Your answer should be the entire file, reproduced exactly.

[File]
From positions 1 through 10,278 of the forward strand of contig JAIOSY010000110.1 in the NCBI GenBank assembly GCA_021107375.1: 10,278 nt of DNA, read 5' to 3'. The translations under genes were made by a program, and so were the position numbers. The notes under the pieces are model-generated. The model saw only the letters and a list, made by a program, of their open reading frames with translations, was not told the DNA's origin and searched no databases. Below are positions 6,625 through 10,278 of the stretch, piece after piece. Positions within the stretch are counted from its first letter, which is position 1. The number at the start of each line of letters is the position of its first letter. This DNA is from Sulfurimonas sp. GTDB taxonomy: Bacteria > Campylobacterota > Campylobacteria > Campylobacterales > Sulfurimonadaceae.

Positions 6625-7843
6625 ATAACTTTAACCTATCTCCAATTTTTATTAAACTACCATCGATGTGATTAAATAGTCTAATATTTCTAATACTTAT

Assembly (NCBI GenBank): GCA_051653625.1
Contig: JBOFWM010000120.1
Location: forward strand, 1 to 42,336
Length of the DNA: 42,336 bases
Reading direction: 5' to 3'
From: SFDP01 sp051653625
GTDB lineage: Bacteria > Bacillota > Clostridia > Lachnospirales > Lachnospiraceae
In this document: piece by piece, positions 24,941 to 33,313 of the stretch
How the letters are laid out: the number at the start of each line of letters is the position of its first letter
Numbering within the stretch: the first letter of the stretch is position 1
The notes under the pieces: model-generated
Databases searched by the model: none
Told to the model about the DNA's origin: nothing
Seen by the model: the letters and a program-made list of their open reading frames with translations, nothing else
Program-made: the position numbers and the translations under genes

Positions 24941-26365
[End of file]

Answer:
From positions 1 through 10,278 of the forward strand of contig JAIOSY010000110.1 in the NCBI GenBank assembly GCA_021107375.1: 10,278 nt of DNA, read 5' to 3'. The translations under genes were made by a program, and so were the position numbers. The notes under the pieces are model-generated. The model saw only the letters and a list, made by a program, of their open reading frames with translations, was not told the DNA's origin and searched no databases. Below are positions 6,625 through 10,278 of the stretch, piece after piece. Positions within the stretch are counted from its first letter, which is position 1. The number at the start of each line of letters is the position of its first letter. This DNA is from Sulfurimonas sp. GTDB taxonomy: Bacteria > Campylobacterota > Campylobacteria > Campylobacterales > Sulfurimonadaceae.

Positions 6625-7843
6625 ATAACTTTAACCTATCTCCAATTTTTATTAAACTACCATCGATGTGATTAAATAGTCTAATATTTCTAATACTTAT

Assembly (NCBI GenBank): GCA_051653625.1
Contig: JBOFWM010000120.1
Location: forward strand, 1 to 42,336
Length of the DNA: 42,336 bases
Reading direction: 5' to 3'
From: SFDP01 sp051653625
GTDB lineage: Bacteria > Bacillota > Clostridia > Lachnospirales > Lachnospiraceae
In this document: piece by piece, positions 24,941 to 33,313 of the stretch
How the letters are laid out: the number at the start of each line of letters is the position of its first letter
Numbering within the stretch: the first letter of the stretch is position 1
The notes under the pieces: model-generated
Databases searched by the model: none
Told to the model about the DNA's origin: nothing
Seen by the model: the letters and a program-made list of their open reading frames with translations, nothing else
Program-made: the position numbers and the translations under genes

Positions 24941-26365